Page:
The main purpose of factor analysis is to describe some more basic hidden variables hidden in a group of measured variables, but they can not be measured directly. Similar to principal component analysis, factor analysis also has the function of dimensionality reduction, but different from principal component analysis, factor analysis is an extension of principal component analysis. The extracted common factors not only consider the correlation between variables, but also consider the strength of the correlation between variables, so it is easier to explain its meaning.

This paper collects three cases from the network and arranges them. The main purpose is to explain the steps of factor analysis and make it easier to understand. Data download here (a worksheet is a piece of data)

Factor analysis steps:

(1) Data import, KMO and Bartlett spherical test to judge whether it is suitable for factor analysis

(2) If the data is suitable for factor analysis, if the number of factors is unknown, first do exploratory factor analysis and make gravel map to judge the number of extracted factors; If the number of variables measured by the questionnaire is known, exploratory factor analysis can be done first, then confirmatory factor analysis can be done, and the thermodynamic diagram can be used to judge whether the variable measurement is accurate

(3) If it is necessary to use factor analysis to calculate the ranking results, first calculate the factor score, and then comprehensively calculate the ranking results according to the factor score and the performance of the sample data on each factor.

Case 1: exploratory factor analysis and confirmatory factor analysis of questionnaire data

This is a known questionnaire with 25 Measurement topics. The measured variables are 5, identity agree ment; Diligent and responsible; Extroverted extraversion; Neuroticism, instability, neuroticism; openness.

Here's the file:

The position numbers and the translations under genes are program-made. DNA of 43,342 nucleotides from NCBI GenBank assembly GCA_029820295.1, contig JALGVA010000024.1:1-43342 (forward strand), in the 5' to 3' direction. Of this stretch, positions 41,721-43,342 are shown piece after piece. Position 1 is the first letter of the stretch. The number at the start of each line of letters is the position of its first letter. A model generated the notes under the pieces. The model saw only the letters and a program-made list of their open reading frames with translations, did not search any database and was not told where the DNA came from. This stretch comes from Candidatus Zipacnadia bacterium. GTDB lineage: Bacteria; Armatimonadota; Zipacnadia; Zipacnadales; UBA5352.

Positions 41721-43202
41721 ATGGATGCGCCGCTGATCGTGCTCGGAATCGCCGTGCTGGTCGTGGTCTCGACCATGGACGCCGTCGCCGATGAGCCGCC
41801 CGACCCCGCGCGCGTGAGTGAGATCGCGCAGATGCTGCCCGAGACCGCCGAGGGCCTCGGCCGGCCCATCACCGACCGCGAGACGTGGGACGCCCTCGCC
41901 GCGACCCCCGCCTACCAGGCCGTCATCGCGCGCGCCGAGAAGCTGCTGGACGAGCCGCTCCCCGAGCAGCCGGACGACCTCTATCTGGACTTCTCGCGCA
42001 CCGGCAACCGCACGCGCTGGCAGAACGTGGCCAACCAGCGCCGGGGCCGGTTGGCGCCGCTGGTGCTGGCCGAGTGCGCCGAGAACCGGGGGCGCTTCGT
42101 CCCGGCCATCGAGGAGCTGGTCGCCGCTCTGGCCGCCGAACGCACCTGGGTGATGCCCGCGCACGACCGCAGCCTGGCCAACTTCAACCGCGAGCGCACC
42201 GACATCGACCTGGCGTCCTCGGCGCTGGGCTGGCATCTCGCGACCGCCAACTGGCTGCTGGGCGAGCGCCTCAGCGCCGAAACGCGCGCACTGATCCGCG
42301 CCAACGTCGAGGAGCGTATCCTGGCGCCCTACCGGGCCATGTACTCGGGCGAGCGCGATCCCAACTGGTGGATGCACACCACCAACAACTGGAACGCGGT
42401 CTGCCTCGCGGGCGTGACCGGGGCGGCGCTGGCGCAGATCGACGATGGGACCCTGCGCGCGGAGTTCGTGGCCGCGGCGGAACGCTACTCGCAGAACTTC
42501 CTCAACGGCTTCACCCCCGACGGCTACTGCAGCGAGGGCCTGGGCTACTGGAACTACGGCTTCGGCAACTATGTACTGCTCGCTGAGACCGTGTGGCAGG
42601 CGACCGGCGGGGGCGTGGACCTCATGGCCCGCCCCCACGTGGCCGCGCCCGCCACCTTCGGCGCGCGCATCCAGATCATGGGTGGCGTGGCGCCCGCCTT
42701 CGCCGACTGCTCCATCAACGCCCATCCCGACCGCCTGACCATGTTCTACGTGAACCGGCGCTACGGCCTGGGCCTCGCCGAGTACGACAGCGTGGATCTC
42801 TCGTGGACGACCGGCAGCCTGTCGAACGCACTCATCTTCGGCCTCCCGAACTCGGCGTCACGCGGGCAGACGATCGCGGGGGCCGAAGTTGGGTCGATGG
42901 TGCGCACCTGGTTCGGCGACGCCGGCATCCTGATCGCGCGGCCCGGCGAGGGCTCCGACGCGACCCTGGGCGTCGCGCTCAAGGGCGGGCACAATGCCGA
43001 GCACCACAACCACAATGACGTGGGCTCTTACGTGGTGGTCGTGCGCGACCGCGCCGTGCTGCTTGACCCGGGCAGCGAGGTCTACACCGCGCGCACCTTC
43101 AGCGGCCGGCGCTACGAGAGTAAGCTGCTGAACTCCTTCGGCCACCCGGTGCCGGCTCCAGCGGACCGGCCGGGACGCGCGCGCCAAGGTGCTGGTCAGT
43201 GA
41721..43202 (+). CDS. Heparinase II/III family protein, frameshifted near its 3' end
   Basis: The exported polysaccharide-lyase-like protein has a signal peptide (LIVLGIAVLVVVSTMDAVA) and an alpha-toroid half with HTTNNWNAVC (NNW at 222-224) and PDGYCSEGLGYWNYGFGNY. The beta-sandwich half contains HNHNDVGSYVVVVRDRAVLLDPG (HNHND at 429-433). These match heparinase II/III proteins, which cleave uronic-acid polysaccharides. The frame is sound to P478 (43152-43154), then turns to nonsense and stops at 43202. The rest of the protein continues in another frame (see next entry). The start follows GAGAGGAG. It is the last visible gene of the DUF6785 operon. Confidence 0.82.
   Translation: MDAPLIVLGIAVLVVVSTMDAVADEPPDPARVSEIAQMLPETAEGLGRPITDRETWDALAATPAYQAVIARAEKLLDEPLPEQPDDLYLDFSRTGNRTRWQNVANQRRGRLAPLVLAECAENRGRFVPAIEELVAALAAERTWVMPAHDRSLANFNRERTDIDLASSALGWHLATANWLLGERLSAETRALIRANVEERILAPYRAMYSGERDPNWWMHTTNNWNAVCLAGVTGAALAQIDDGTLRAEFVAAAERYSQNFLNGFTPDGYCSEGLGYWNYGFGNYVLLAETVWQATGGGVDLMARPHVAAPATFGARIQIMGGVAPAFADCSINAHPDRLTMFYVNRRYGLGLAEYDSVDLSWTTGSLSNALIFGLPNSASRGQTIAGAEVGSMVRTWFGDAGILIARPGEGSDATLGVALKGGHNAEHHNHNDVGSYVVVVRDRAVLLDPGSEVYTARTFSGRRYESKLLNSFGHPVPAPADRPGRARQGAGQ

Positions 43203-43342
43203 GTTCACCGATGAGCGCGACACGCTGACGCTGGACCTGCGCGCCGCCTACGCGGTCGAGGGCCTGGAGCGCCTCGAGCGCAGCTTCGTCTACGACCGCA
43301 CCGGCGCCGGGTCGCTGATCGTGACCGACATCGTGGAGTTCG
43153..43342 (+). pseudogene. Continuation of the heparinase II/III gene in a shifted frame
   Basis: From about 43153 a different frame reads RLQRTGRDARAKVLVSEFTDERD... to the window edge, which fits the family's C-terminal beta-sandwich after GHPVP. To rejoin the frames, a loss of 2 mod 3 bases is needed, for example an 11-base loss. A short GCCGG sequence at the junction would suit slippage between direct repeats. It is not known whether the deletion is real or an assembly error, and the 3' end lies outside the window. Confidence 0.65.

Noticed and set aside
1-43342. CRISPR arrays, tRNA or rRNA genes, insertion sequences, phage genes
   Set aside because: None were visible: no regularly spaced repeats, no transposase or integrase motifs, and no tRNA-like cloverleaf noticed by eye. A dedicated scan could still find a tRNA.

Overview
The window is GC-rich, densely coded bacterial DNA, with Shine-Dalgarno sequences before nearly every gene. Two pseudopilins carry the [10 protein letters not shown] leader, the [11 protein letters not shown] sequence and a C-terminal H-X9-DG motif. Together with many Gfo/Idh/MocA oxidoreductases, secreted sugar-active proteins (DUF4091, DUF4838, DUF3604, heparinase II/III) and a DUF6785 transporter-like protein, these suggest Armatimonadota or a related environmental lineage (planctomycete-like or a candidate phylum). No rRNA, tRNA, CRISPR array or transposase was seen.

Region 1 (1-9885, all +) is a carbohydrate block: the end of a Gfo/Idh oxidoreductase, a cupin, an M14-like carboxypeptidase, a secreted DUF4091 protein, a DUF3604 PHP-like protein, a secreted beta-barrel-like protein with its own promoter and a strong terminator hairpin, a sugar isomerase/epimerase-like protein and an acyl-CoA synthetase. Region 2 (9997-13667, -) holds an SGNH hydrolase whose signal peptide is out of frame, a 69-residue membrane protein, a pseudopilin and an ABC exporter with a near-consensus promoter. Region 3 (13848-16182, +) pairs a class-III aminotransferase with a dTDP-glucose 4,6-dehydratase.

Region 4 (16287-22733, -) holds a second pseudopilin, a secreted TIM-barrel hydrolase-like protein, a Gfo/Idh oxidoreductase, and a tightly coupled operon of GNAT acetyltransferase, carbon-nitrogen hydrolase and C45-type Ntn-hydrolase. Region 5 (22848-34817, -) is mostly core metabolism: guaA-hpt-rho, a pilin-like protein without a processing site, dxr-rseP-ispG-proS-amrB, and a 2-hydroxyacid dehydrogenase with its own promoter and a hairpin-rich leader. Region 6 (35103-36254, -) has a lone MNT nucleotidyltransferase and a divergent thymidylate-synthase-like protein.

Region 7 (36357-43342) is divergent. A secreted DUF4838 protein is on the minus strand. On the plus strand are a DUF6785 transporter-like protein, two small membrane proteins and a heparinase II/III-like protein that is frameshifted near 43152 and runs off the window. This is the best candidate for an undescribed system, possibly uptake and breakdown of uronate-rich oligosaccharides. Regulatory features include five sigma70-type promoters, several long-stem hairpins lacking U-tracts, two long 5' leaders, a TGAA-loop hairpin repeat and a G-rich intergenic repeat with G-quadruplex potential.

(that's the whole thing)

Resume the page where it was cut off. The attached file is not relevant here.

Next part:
Now we assume that the unknown is five variables to verify the validity of the questionnaire.

Import data first:

import pandas as pd dt=pd.read_excel(r'Factor analysis data.xlsx',sheet_name='Questionnaire data') dt.head(2)

The data are as follows:

It can be seen that there are some columns in this data that we don't need. We need to remove them:

dt1=dt.drop(['Unnamed: 0','gender','education','age'],axis=1) dt1.head(2)

The data after removal are as follows:

Then, check whether there is a missing value in the data and delete the missing data:

dt1.isnull().sum()

It is found that the data has missing values, so delete the data with missing values, and then view the data volume:

dt1.dropna(inplace=True) dt1.shape

(2436, 25)

There are 2436 pieces of data left, and the sample size is large enough.

First, KMO and Bartlett tests are performed:

Introduce the required package, this factor_ The analyzer package needs to be installed in advance

from factor_analyzer import FactorAnalyzer from factor_analyzer.factor_analyzer import calculate_kmo from factor_analyzer.factor_analyzer import calculate_bartlett_sphericity

Calculate the corresponding KMO and Bartlett test results:

kmo_all,kmo_model=calculate_kmo(dt1) chi_square_value,p_value=calculate_bartlett_sphericity(dt1) print('kmo_all:',kmo_all) print('kmo_model',kmo_model) print('chi_square_value',chi_square_value) print('p_value',p_value)

The result is:

It can be seen that the KMO statistics of each question are greater than 0.75, which is a good result. Generally, the worst is greater than 0.5, while the total KMO reaches 0.8485, and the p value is 0, indicating that the basic data validity of the questionnaire is good.

Assuming that it is not known that there are five variables, do exploratory factor analysis first to see if it is more appropriate to extract several common factors and calculate the eigenvalues

fa=FactorAnalyzer(10,rotation=None) fa.fit(dt1) ev,v=fa.get_eigenvalues()

Then draw the gravel map:

According to the requirement that the eigenvalue is greater than 1, five common factors are indeed more appropriate, but the actual operation is not completely judged according to the graph. It also needs the help of the cumulative variance contribution rate, which is generally about 85%. However, there are some problems in this data. The cumulative variance contribution rate is low, which is also shown in the thermodynamic diagram.